Major clinical study rejects cancer safety fears of most common heartburn treatment
Fears about the cancer causing effects of the second most prescribed group of drugs in the Western world have been put to rest, following the largest ever study into their use.
Wednesday 9 September 2009
'Proton pump inhibitors' (PPI) are the most commonly used treatment for chronic acid reflux, or 'heartburn', a painful burning sensation in the chest, neck and throat which is experienced by almost a third of people in developed countries.
Regular and prolonged heartburn is known to cause 'benign oesophagitis', a reversible inflammation of the gullet. However if left untreated a condition called Barrett's Oesophagus (BE) occurs in around 10 per cent of sufferers, which can in turn develop into a potentially fatal cancer called oesophageal adenocarcinoma.
BE is twice as common in the UK as it is in the USA, and oesophageal cancer rates in the UK are the highest in the world; up to four times more common than in other European countries.
Despite their excellent safety record, it was unclear if long-term use of PPIs to reduce the discomfort of heartburn could increase the risk of developing either BE or the spread of the associated cancer.
New research carried out at Queen Mary, University of London and Leicester Royal Infirmary, has given the most conclusive evidence yet that this is not the case. The work is published in the peer reviewed journal Gut.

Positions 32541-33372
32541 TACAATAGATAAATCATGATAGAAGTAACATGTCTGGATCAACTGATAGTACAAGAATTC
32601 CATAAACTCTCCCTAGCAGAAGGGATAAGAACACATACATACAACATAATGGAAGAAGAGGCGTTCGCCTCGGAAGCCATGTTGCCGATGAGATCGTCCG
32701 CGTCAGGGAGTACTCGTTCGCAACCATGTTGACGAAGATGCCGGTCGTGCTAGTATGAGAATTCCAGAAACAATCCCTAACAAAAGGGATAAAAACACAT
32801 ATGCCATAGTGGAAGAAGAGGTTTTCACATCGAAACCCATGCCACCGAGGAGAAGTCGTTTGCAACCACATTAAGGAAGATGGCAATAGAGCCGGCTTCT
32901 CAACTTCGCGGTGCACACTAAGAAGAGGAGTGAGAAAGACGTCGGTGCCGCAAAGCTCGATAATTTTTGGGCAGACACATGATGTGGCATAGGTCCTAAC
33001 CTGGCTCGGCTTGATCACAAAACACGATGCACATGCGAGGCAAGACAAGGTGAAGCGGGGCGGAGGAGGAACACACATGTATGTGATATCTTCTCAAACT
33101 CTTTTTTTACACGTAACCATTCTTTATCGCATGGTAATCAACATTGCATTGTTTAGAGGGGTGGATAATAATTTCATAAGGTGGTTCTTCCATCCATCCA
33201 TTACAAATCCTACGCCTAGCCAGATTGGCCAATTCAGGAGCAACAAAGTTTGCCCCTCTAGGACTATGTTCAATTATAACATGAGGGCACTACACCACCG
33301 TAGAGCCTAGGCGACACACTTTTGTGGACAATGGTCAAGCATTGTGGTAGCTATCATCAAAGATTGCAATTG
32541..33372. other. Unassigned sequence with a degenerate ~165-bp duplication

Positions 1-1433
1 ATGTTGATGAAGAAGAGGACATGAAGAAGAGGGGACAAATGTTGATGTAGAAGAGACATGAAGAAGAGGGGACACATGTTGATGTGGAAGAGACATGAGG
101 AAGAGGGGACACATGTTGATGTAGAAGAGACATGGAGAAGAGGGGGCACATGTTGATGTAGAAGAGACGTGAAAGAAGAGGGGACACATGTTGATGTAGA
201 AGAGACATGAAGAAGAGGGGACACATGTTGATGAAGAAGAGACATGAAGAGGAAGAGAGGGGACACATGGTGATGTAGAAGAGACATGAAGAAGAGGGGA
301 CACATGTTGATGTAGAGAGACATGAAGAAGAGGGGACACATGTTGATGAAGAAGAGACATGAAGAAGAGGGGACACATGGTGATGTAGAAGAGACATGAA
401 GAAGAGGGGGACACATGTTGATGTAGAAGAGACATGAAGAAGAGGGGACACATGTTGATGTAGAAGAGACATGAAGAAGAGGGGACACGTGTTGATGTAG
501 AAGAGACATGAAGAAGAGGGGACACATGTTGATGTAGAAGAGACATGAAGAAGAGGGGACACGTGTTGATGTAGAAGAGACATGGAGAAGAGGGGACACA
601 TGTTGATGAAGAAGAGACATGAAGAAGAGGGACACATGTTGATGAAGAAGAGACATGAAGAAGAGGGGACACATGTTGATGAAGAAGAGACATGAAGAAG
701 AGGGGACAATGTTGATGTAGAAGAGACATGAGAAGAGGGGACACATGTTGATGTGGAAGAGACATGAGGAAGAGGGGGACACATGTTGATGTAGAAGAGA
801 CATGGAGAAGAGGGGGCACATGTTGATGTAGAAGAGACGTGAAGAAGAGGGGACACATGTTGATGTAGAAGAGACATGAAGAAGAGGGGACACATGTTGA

Professor Janusz Jankowski, who co-authored the study, said: "This is one of the most detailed studies investigating both the laboratory and clinical side of proton pump inhibitor drugs. As a consequence we are now better able to inform patients of the good benefit/risk ratio of this commonly prescribed therapy."
Tests carried out during the two-year study looked at tissue sampled from the oesophagus lining of ninety volunteers, each of whom were given PPI drugs at either a high or low dosage. Researchers found there was no difference in the rate at which BE developed, neither was there a change in the number of precancerous cells in either group.
While there had also been fears about how the treatments might affect people already suffering from BE, the study also showed that there was no evidence that this led to any worsening of the condition or any extra incidences of cancer.
BE is marked by changes in the cells of the oesophagus lining (squamous epithelium) that makes them more like the cells of the intestines (columnar epithelium). As well as increasing the risk of oesophageal cancer, the condition narrows the oesophagus and patients can experience pain whilst swallowing. The chance of cancer developing is proportional to the length of BE.
PPIs work by blocking the action of gastrin, a hormone that controls acid levels in the stomach, and is known to increase the normal movement of cells in the gastro-intestinal tract. Since PPI therapy increases the levels of gastrin in the body, it had been thought this could cause expansion of BE affected tissue, but this was not found to be the case: the scientists observed neither expansion or contraction of the abnormal tissue. This is concordant with current UK practice, where PPI therapy is currently only licensed to treat heartburn and 'oesophagitis' but not BE.
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